Back in the early 1990s, when my eldest children were very young, London’s state schools were widely seen as disastrous. That was unfair because not all of them were bad, but the truth is that many were. This was especially so at secondary level in Inner London, though the standard of primaries was patchy too. My eldest son, now 27, entered reception class in 1994. His new school, a short walk from our Hackney home, had been struggling. I hoped its newly-appointed head could turn things round.
She did. The school went from strength to strength. My son’s four younger siblings followed him there. Meanwhile, schools all over the capital were getting better too. Secondaries took longer to sort out. In Hackney, this meant many parents seeking places in neighbouring boroughs and beyond, especially if they had boys. But by the time my fourthborn reached the secondary transfer stage, a flagship academy had opened nearby and a pan-London transformation was taking place. The capital’s state schools were becoming the envy of the nation. Pupils from its many disadvantaged homes now do better than those from anywhere else in England.
This is an amazing success story. Explanations for it are various: the Conservatives’ national curriculum; Labour’s London Challenge; immigrants’ ambition; gentrifiers’ expectations; the Teach First programme; improved levels of funding. All of these things appear to have played a part and each points to ways in which schools elsewhere in the country can prosper too. During the 28-year period in which children of mine have been taught in London state schools – it will eventually extend beyond 30 – I’ve seen their education get better and better. Why does Theresa May seem so determined to make things worse for those who follow?
Last Friday, pupils, parents, staff and governors of the school where my grown-up son began his school career gathered with those of other local schools to have a picnic and protest about forthcoming cuts to their budgets. According to analysis by London Councils, over 1,500 London schools, around 70% of them, are set to lose money as part of the government’s revised funding programme, resulting in fewer teachers, larger class sizes and withered curriculums.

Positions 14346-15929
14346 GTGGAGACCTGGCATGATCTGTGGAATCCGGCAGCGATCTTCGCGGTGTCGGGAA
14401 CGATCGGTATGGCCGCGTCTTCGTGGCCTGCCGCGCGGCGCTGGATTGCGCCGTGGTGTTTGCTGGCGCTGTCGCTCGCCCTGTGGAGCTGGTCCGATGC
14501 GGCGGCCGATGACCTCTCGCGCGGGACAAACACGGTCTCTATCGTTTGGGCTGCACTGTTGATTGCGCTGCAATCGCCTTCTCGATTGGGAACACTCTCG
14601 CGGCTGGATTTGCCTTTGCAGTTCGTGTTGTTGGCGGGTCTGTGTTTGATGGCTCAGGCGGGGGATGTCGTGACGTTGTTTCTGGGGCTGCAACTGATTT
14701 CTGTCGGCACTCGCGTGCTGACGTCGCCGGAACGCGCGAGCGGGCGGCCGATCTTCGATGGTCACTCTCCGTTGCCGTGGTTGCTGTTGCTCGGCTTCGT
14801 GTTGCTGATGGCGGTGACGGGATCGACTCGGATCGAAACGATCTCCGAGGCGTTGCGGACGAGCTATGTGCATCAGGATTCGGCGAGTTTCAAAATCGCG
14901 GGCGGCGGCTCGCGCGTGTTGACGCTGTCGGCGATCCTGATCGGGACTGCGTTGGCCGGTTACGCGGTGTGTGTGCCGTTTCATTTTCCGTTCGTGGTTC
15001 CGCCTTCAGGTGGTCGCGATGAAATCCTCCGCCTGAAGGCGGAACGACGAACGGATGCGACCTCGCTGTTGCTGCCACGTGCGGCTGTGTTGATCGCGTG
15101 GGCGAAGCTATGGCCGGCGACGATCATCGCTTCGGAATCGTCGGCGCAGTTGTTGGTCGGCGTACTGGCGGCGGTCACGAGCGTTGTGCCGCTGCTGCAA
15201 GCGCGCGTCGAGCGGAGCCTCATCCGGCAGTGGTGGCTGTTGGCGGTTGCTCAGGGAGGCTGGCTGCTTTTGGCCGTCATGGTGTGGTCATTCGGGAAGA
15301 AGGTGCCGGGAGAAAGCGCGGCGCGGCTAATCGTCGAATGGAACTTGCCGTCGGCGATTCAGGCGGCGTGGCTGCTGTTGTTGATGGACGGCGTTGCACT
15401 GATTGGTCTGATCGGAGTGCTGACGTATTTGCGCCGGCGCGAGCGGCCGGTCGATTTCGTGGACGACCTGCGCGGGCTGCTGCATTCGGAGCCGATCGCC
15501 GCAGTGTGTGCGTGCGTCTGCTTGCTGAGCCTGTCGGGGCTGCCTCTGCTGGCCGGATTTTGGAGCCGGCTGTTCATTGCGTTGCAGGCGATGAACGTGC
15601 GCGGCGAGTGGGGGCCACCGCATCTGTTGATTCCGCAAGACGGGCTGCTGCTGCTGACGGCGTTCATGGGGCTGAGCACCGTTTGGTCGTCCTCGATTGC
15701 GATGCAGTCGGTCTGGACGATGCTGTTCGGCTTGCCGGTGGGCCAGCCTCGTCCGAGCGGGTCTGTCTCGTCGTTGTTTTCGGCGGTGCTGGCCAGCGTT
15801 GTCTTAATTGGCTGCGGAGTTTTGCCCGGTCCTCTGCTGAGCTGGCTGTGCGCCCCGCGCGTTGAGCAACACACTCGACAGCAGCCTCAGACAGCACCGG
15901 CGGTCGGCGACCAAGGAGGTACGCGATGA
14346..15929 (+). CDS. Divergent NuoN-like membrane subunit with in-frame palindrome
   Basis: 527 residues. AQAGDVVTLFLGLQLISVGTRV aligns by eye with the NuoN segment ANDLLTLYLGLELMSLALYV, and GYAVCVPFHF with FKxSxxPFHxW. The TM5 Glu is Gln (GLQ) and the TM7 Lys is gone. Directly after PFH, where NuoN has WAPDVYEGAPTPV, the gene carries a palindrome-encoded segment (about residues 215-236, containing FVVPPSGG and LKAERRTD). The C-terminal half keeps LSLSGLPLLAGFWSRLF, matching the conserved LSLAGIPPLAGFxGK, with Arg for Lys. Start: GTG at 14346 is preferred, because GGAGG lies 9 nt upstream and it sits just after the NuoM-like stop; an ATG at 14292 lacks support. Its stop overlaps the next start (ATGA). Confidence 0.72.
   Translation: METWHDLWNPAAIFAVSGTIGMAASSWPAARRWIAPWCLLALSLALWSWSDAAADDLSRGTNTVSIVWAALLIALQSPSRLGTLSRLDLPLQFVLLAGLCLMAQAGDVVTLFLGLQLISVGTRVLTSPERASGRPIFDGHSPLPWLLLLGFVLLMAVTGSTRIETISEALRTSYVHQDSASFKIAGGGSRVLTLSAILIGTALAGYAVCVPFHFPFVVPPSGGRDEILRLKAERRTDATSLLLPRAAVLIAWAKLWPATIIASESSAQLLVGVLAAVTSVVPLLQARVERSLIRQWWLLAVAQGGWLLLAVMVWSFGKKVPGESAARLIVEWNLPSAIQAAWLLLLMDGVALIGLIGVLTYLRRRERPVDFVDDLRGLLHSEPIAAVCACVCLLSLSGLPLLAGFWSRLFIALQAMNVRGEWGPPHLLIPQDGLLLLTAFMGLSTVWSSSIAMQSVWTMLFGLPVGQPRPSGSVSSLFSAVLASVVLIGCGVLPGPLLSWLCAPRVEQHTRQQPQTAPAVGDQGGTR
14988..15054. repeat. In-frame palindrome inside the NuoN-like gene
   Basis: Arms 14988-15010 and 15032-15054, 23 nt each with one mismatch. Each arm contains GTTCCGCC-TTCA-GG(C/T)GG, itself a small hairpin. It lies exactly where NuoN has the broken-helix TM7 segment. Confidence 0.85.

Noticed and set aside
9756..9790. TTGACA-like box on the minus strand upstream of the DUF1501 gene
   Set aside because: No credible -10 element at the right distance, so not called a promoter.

This threat looms at a time when the capital’s education system is in urgent need of more school places and increasingly struggling to recruit and retain good teachers, due to London’s high living costs. Yet instead of helping the capital contend with these pressures, May’s flagship education policy is a measure to allow the creation of more grammar schools, a pathetic sop to UKIP voters, to middle-class provincial parents and to Tory backbenchers who continue to insist in the face of mountains of evidence to the contrary that academic selection at age 11 improves social mobility.
The enactment of this dimwit fantasy will do nothing for more than a handful of academically bright children from poor backgrounds in small towns and shires, and absolutely nothing for such children in London that its wealth of good or outstanding secondaries is not doing already. The threat grammars pose to comprehensives everywhere is that they will reduce them to institutions for children judged second class and punished for it.
This godforsaken general election of competing nostalgias has seen both the largest parties seeking to profit from anti-London sentiment. The Tories’ education stance is perhaps the most extreme example of it informing domestic policies. While the case for creating more grammars is non-existent, there is undoubtedly one for reassessing school budgets. But helping schools and children in other parts of the country should not be at the expense of those in its most educationally and economically successful city. Such is the state-sponsored stupidity in store for Brexit Britain.